Ἀναγινώσκω ἐν τοῖς τελευταίοις τῆς πρὸς Κολοσσαεῖς Παύλου· <Ἀσπάζεται ὑμᾶς>, φησίν, <Ἀρίσταρχος, ὁ συναιχμάλωτός μου, καὶ Μᾶρκος, ὁ ἀνεψιὸς Βαρναβᾶ, περὶ οὗ ἐλάβετε ἐντολάς ἵνα ἔλθῃ πρὸς ὑμᾶς· δέξασθε οὗν αὐτόν· καὶ Ἰησοῦς ο λεγόμενος Ἰοῦστος, οἱ ὄντες ἐκ περιτομῆς. οὗτοι μόνοι μού εἰσι συνεργοὶ εἰς τὴν βασιλείαν τοῦ θεοῦ, οἵτινες ἐγενήθησάν μοι παρηγορία>, καὶ τὰ ἑξῆς. <ἀσπάζεται ὑμᾶσ Λουκᾶς καὶ Δημᾶς>. παρέσχον τὰς ἀποδείξεις τῆς ἐπιστολῆς. ὁρᾶς ὅτι καὶ αὐτὸς ὁ ἀπόστολος μαρτυρεῖ αὐτοῖς.
Lego in ultimis partibus epistolae Pauli ad Colossenses: Salutat uos, inquit, Aristarchus, concaptiuus meus, et Marcus, comsobrinus Barnabae, de quo accepistis mandata, ut si uenerit ad uos, suscipiatis eum, et Iesus, qui dicitur Iustus, qui sut ex circumcisione. Isti enim soli sunt adiutores mei in regno dei qui mihi solatio fuetunt. Et reliqua. Et iterum: Salutat uos Lucas et Demas. Ex his igitur scriptis manifestum est quia ipse apostolus Paulus eis testimonium praebet.Eutropius, the moderator, unsurprisingly immediately declares Adamantius's point proven.
This is clear from these statements
Δήλη ἡ περὶ τούτων ἀπόδειξις.
Euidens est de hic probatio.and yet Megethius next words are oblivious to the blow he has been dealt.
I will demonstrate elsewhere that the gospels are spurious. For the apostle says their is one gospel, but you (plural) say there are four
Ἐγὼ ἐλέγχω ἑτέρωθεν ὅτι φάλσα ἐστὶ τὰ εὐαγγέλια. λέγει γὰρ ὁ ἀπόστολος ἔν εὐαγγέλιον, ὑμεῖς δὲ τέσσαρα λέγετε.
Ego ostendo quia falsa sunt eungelia. Dict enim apostolus quia unum est euangelium, uos autem quantuor dicitis.What just happened here is startling example of a disjointed one way conversation. Megethius actually answered the question before Adamantius even spoke the above when he laid out his case from the Marcionite texts.
Christ did not have Mark and Luke as disciples. So you and your party are convicted of producing spurious writings. Why is it that the disciples whose names are not recorded in the Gospel did not write, while men who were not disciples did? Who is Luke? Who is Mark? You are therefore convicted of bringing forward names not recorded in the Scriptures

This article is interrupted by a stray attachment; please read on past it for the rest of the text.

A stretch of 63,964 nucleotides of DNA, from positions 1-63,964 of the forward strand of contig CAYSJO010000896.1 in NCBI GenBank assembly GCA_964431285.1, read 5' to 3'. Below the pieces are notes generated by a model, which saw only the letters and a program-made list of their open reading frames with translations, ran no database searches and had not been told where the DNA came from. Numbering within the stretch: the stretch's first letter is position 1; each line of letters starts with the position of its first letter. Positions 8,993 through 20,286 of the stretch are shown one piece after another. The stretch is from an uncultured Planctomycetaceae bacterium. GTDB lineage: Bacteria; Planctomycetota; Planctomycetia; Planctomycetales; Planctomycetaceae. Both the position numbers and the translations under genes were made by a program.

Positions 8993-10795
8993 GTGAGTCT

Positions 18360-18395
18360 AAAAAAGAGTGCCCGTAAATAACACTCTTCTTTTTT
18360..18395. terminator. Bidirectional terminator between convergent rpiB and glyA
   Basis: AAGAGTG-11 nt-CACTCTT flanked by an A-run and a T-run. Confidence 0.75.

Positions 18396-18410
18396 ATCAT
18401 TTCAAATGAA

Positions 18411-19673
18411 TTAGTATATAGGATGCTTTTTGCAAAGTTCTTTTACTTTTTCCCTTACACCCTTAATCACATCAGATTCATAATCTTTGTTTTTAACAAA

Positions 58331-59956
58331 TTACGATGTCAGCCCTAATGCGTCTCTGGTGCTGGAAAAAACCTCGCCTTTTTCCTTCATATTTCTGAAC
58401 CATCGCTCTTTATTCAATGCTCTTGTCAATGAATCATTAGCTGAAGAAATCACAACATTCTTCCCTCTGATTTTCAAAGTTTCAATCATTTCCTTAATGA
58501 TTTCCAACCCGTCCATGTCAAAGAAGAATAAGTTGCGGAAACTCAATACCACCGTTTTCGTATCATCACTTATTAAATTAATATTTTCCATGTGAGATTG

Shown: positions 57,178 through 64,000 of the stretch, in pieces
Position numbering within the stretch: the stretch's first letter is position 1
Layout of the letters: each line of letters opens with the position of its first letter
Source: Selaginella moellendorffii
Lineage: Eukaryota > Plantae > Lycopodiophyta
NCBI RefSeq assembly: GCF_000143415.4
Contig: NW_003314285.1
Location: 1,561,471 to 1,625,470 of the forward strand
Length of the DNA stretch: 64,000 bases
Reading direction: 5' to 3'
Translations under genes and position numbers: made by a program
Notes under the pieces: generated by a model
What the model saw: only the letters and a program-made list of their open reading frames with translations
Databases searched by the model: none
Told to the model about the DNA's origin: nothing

Μᾶρκον καὶ Λουκᾶν οὐκ ἔσχε μαθητὰς ὁ Χριστός· ἐντεῦθεν ἐλέγχεσθε φάλσα ποιοῦντες. διὰ τί γὰρ οἱ μανηταί, ὧν γέγραπται τὰ ὀνόματα ἐν τῷ εὐαγγελίῳ, οὐκ ἔγραψαν, ἀλλ᾿ οἱ μὴ ὄντες μανθηταί; τίς οὖν ἐστι Λουκᾶς ἢ Μᾶρκος; ἠλέγχθητε ἐπὶ τούτῳ ὀνόματα <οὐ> γεγραμμένα ἐν τῇ γραφῇ προφέροντες.
Marcum et Lucam nec habuit discipulos Christus, et ex hoc ipso falsa sunt approbantur. Cur enim illi discipuli, quorum nomina in euangelio scripta sunt, euangelia non scripserunt, sed alii, nescio qui, <qui> nec fuerunt discipuli? Quis est Lucas, aut quis est Marcus? Et ideo de ipsis nominibus manifesto iudicio falsa esse vestra euangelia convincuntur.And then Megethius wants us to look at the source, saying,
Let the Gospel be read, and you will find their names are not recorded.And he also refers to their absence in the Marcionite Apostolikon when he next states,
Ποίησον ἀναγνωσθηῆναι τὸ εὐαγγέλιον καὶ εὑρήσεις ὅτι οὐ γέγραπται τὰ ὀνόματα ταῦτα.
Fac legi euangelium et inuenies quia nomina ista inter discipulos Christi Scripta non sunt.
It is impossible that these men ever saw Paul.
Ἀδύνατον ὅτι ποτ᾿ εἶδον οὗτοι Παῦλον.
Impossibile est. Nemo probat quod isti viderint Paulum.So how does Megethius explain how the names can be found in Colossians? Because its not the Marcionite Paul rather the Catholic Paul.
I do not accept your spurious Apostoliko
Tῷ σῷ φαλσῳ οὐ πιστεύω ἀποστολικῷ.
Tuo falso codici non credo.So Megethius is telling us that Adamantius must be reading from the Catholic text. His statement, were it part of a real debate would have been after Adamantius' quotation not before.
There is stronger evidence Adamantius is quoting the Catholic text and not the Marcionite when we examine the content of Colossians 4:10-15 in respect to the vocabulary and content patterns we already established concerning the Marcionite letters of Paul.
Beware the Scribes!
The place to start is chapter 16 of Romans. It is well established that chapters 15 and 16 of Romans were not known to Marcion. And the closing doxology of Romans 16:25-27 is placed variously after chapters 14, 15 and/or 16 in various manuscripts, revealing significant instability. The doxology itself seems to have arisen to answer the abrupt and unsatisfactory close at verse 14:23. How and when chapters 15 and 16 came to be added to the book, and it appears separately from each other, is not clear, except that it was after the version known to Marcion.